It’s been a sparse summer for posting, but a decent one for reading! So here’s a shot at a new series of posts on books I’ve recently read and my thoughts on them. I’ll try to stay away from spoilers, but it’s possible a few small ones may slip in, so be forewarned! Doing these is somewhat inspired by a blog I recently found called Young Adult Fiction and Whiskey Sours. Being a fan of both of those things, it was no surprise that I found the blog enjoyable, too! Check it out if you’re also a fan.
Summer of 2012 has been a YA fantasy-heavy summer for me. I blew threw the three novels in the Hex Hall series by Rachel Hawkins. The first book, of the same title, starts us of meeting Sophie Mercer, a sixteen-year-old witch being shipped off to boarding school for supernaturals (or Prodigium, as they call it) who have trouble staying under the radar. On an island off the coast of Georgia, snarky Sophie’s journey starts off feeling very been there, done that. Young magically-inclined kid goes off to magic school and hijinx ensue, hmm, I’ve heard this one before… but, thankfully, it gets better. Read more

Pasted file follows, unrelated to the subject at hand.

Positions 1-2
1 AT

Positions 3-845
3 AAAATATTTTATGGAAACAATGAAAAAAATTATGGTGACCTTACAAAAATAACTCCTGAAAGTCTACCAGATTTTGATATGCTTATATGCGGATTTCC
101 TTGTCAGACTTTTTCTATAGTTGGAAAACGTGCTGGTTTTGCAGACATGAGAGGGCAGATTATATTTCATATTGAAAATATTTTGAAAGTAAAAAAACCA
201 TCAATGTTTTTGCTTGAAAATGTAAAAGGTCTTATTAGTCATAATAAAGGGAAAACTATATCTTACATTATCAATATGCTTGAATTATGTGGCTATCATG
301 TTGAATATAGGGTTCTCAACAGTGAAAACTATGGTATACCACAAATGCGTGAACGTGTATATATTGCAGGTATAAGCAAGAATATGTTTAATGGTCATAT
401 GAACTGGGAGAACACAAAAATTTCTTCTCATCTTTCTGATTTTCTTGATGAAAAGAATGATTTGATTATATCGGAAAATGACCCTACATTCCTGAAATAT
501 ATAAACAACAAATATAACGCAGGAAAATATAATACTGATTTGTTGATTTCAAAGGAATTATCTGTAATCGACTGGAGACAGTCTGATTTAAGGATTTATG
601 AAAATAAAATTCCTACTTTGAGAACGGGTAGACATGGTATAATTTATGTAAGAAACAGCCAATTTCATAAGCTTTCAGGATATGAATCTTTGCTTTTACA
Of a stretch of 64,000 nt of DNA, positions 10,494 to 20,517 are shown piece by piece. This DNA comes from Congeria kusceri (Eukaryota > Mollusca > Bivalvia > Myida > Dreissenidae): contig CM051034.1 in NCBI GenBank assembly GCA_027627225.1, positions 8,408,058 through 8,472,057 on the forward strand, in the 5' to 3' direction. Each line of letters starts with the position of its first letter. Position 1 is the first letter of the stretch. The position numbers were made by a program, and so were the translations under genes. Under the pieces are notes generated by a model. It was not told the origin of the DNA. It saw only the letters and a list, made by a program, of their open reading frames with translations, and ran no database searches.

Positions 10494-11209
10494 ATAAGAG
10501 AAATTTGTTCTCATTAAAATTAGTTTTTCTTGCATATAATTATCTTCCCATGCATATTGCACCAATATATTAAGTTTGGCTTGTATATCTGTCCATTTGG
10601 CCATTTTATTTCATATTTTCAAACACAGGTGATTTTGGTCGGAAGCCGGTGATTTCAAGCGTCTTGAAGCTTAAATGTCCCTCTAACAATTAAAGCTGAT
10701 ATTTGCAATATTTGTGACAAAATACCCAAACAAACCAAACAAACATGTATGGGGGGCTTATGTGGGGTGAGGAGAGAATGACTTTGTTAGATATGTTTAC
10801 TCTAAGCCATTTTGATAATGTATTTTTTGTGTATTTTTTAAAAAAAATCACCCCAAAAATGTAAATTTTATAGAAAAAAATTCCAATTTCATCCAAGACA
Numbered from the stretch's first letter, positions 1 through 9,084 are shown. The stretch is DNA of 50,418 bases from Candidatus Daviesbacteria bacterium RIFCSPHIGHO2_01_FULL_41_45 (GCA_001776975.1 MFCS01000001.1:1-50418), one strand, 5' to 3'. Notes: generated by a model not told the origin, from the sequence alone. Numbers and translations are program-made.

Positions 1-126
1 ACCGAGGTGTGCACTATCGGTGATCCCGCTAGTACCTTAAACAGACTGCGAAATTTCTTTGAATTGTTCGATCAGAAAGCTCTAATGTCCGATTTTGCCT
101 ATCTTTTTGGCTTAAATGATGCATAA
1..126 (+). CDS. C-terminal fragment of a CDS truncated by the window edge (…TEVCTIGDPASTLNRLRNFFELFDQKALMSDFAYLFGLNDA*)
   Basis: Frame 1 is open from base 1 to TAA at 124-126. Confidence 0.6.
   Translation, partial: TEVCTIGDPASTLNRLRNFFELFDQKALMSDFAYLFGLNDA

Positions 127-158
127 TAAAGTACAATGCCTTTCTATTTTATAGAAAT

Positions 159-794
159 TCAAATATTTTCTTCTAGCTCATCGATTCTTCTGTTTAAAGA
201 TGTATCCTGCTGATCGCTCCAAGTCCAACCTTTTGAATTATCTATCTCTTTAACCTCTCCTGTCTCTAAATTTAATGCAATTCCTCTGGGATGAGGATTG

Last night, Brandon and I happened to catch an episode of the new TBS sitcom called “Men at Work.” You may recognize the name from the absolutely relentness plugging that’s been going on for the show. It wasn’t a show we
sought out, but it came on after a repeat of The Office, so we sat through it.
And ugh. This piece of crap cannot be cancelled fast enough. Cliched writing, characters, stock jokes, and plots. Ripping off better shows. The only reason anyone is saying this is the guy’s version of Sex and the City HAS to be because that’s something the marketing for this show came up with, because it’s nothing like that at all, apart from having four male characters in one show. Read more
Part of my new attempt at a schedule, I’m going to aim to talk about a TV trope on Thursdays. I say “TV” because it’s largely inspired by the website TV Tropes, but these might come from books, movie, TV, games, any media or entertainment for mass consumption there is, really. Plus, Thursday Tropes has some nice alliteration to it.
I know, I know, today’s Friday, deal with it. I’m just getting this thing started! (Glee and The Killing spoilers ahead.)
Also, check out the new look! What do you think? The background is from Cutest Blog on the Block.
Spoilers, if you care.
A few weeks ago, while watching Glee:
Me: *bitch bitch rant rant*
Brandon: “We hate this show now, don’t we?”
Me: “Yep, pretty much.”
Brandon: “We’re still gonna watch it though, right?”
Me: “At least until the end of the season.”
In its tradition of bringing public attention to tense matters facing high school students today, Glee explored a new dark side of teen bullying and homophobia: teen suicide as a result of bullying for one’s non-heterosexuality.